Daily Market Color

Swiss, British Central Banks Announce Policy Decisions

Rates rise despite weak economic data. Swap rates rose 3-4bps today, a slight surprise given higher than expected jobless claims and declines in housing starts, building permits, and Philadelphia manufacturing. Minneapolis Fed President Kashkari contributed to the move, as he stated that it will likely take 1-2 years for inflation to slow to 2%. Chicago Fed President Goolsbee offered a more positive outlook, as he called last month’s inflation data “very encouraging,” where a continued trend would allow the Fed to cut rates. Meanwhile, the yen dropped for a sixth straight day, now near 158 per dollar with an increased probability of Japanese intervention.

Bank of England (BoE) hints at rate cuts. The BoE held its key policy rate steady at 5.25% for the 7th consecutive meeting, in-line with expectations, despite annual headline CPI falling from 2.3% to the central bank’s 2.0% target level in May. Encouragingly for doves, a record of the meeting indicated that a rate cut may be on the horizon. Two of the nine members of the Monetary Policy Committee voted to lower the policy rate 5%, and meeting minutes said for at least three of the members, the decision to hold rates was “finely balanced,” suggesting growing support for a rate cut.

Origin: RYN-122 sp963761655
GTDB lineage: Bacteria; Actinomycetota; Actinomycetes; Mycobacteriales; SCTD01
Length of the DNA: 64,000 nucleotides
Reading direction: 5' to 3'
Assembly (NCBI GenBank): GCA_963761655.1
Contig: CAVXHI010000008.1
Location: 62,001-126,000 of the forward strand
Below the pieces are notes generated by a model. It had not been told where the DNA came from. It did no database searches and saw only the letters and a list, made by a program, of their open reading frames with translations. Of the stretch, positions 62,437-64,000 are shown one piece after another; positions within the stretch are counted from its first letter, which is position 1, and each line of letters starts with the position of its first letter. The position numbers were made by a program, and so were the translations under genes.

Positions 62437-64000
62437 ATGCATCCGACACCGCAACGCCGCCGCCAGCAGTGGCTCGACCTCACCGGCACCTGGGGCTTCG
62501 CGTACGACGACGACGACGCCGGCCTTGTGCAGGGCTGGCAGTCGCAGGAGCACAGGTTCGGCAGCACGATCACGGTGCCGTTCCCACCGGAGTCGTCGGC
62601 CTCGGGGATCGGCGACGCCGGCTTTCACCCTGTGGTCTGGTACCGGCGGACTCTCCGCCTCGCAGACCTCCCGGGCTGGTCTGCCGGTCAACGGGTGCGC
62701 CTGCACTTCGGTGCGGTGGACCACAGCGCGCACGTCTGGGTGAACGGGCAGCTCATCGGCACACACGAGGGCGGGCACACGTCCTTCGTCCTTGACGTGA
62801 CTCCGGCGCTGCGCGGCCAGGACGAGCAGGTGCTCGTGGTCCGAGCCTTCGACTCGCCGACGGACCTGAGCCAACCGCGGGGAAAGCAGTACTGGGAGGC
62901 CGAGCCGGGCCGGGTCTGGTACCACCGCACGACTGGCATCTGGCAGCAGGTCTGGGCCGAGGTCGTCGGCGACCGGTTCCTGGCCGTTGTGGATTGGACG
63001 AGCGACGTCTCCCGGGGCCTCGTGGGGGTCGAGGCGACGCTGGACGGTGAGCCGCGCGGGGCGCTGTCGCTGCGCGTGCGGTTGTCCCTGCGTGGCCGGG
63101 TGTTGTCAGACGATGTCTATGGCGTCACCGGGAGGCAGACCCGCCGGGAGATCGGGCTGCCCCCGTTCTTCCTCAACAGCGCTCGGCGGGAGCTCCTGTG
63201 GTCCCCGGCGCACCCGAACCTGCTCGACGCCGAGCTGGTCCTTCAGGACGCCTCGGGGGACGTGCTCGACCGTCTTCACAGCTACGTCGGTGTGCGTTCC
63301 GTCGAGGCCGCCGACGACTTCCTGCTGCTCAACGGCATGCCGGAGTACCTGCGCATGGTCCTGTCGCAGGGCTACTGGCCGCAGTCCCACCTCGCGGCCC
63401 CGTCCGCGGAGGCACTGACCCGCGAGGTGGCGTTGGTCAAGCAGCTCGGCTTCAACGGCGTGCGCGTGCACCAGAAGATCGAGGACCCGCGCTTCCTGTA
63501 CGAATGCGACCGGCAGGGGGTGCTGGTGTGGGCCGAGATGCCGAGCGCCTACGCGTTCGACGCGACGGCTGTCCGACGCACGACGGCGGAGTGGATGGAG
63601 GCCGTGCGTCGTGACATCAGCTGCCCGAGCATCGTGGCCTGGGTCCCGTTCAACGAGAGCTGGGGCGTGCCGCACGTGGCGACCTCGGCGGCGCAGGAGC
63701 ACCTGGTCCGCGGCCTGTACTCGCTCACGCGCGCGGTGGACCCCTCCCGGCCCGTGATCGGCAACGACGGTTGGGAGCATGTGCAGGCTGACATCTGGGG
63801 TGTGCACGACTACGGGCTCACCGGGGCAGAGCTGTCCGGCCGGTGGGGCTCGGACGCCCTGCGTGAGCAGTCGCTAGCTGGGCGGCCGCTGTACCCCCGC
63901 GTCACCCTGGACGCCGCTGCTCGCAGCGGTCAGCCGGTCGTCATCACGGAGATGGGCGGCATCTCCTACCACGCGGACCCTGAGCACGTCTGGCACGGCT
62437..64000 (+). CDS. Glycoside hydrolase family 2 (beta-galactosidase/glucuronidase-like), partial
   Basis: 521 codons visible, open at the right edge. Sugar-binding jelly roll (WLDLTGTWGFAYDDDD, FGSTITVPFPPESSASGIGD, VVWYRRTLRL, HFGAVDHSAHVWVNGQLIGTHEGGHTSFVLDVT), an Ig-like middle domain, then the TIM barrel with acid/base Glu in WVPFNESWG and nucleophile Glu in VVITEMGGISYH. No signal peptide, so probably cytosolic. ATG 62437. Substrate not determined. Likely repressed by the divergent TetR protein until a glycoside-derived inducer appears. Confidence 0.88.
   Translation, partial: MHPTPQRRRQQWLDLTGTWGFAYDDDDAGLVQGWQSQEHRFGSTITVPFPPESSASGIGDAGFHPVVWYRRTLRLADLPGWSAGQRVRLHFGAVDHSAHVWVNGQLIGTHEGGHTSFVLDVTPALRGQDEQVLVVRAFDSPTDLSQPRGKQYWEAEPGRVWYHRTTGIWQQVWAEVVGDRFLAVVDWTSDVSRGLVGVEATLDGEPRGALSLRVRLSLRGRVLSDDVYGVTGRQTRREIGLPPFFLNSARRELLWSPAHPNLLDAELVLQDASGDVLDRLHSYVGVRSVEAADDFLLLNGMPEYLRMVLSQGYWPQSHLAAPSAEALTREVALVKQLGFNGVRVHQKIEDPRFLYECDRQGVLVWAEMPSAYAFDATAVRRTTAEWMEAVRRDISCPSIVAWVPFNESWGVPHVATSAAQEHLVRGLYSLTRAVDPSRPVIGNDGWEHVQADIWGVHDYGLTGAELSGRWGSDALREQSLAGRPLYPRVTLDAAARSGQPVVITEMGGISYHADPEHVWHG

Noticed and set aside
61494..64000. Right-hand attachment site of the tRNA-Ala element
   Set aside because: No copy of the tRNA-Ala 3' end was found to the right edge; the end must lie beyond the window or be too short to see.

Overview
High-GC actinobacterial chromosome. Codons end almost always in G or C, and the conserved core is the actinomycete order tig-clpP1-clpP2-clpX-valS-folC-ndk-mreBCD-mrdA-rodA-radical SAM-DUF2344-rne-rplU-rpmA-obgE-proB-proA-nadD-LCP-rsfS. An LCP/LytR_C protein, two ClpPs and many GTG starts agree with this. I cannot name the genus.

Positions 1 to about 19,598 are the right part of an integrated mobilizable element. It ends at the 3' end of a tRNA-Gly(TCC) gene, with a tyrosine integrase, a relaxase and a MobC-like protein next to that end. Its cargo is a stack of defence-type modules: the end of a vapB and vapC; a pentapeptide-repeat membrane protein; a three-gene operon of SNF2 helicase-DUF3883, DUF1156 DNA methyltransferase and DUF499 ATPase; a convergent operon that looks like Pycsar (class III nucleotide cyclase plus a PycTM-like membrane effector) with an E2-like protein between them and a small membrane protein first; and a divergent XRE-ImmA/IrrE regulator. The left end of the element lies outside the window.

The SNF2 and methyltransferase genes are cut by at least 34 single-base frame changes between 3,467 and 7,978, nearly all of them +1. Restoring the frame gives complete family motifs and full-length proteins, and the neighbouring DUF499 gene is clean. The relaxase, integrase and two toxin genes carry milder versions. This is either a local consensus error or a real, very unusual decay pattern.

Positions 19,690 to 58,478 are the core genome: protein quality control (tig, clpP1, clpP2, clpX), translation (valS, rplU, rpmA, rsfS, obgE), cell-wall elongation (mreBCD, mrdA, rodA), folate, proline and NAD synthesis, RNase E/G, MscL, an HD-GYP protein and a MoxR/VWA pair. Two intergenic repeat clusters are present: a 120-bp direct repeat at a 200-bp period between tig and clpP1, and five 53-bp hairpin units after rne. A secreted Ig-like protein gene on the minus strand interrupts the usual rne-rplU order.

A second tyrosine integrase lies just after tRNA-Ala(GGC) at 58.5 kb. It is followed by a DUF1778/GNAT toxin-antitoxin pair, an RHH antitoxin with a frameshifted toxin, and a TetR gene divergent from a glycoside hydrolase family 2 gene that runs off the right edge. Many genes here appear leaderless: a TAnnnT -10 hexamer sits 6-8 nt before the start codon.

Swiss National Bank (SNB) cuts rates for the second straight meeting. The SNB continues to outpace global central banks with rate cuts, as they reduced their benchmark rate by 25bps to 1.25%. Following the decision, the SNB announced updated (and lower) inflation forecasts of 1.3% in 2024, 1.1% in 2025, and 1.0% in 2026, a large contributor to the decision. Policymakers highlighted numerous positive developments, saying, “Over the medium term, economic activity should improve gradually, supported by somewhat stronger demand from abroad… [we have] inflationary pressures that slightly declined, we have also [a] strong Swiss franc.”

Ready to start a conversation?

We offer free consultations and platform demos.

Let's Talk